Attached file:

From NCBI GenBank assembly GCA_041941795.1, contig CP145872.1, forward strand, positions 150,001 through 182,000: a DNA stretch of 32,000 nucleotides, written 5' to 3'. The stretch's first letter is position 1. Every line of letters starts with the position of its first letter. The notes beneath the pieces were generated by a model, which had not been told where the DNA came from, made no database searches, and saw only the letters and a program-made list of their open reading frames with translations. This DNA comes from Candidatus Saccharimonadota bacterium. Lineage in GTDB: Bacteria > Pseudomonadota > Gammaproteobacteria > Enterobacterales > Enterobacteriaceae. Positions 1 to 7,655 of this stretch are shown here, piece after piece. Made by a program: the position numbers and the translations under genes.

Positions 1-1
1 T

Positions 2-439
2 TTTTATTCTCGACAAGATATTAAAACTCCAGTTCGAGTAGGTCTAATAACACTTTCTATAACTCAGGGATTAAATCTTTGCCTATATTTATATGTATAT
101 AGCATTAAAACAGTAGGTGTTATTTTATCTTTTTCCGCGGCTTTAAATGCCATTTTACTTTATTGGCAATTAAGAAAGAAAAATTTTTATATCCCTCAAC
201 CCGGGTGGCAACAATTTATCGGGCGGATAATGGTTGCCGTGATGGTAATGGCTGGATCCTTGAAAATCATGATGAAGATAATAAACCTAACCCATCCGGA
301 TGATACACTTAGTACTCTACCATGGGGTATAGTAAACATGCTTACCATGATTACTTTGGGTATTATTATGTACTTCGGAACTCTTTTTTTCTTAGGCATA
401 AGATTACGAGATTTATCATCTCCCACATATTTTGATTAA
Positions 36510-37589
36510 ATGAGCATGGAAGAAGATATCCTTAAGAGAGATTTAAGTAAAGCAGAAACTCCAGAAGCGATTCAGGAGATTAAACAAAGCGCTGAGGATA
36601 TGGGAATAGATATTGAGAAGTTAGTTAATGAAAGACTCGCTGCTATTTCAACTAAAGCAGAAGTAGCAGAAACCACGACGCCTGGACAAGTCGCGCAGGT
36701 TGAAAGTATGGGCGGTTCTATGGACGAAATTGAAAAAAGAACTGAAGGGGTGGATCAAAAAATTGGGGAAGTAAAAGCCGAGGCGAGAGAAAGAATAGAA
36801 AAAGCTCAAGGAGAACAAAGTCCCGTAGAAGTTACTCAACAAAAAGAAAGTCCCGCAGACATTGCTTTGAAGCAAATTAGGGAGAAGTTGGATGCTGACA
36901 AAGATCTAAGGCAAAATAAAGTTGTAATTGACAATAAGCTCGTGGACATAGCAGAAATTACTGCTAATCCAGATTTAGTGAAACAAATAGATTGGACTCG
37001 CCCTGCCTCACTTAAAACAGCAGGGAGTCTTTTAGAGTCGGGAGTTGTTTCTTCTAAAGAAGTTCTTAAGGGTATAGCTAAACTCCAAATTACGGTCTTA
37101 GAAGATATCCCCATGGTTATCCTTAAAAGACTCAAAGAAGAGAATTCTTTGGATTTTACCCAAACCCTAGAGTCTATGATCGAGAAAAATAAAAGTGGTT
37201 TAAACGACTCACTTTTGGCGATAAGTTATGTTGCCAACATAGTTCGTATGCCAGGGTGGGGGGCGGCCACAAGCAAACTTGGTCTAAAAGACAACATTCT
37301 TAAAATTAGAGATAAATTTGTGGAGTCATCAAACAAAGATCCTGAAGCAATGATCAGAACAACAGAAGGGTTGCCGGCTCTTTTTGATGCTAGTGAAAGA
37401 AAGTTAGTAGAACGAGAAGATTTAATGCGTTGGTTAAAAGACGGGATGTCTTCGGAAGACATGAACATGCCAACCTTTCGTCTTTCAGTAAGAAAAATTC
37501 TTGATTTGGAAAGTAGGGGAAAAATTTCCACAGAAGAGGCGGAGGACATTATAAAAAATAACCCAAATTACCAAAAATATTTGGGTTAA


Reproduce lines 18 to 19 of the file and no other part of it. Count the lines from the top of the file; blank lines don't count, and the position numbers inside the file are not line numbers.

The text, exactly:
37201 TAAACGACTCACTTTTGGCGATAAGTTATGTTGCCAACATAGTTCGTATGCCAGGGTGGGGGGCGGCCACAAGCAAACTTGGTCTAAAAGACAACATTCT
37301 TAAAATTAGAGATAAATTTGTGGAGTCATCAAACAAAGATCCTGAAGCAATGATCAGAACAACAGAAGGGTTGCCGGCTCTTTTTGATGCTAGTGAAAGA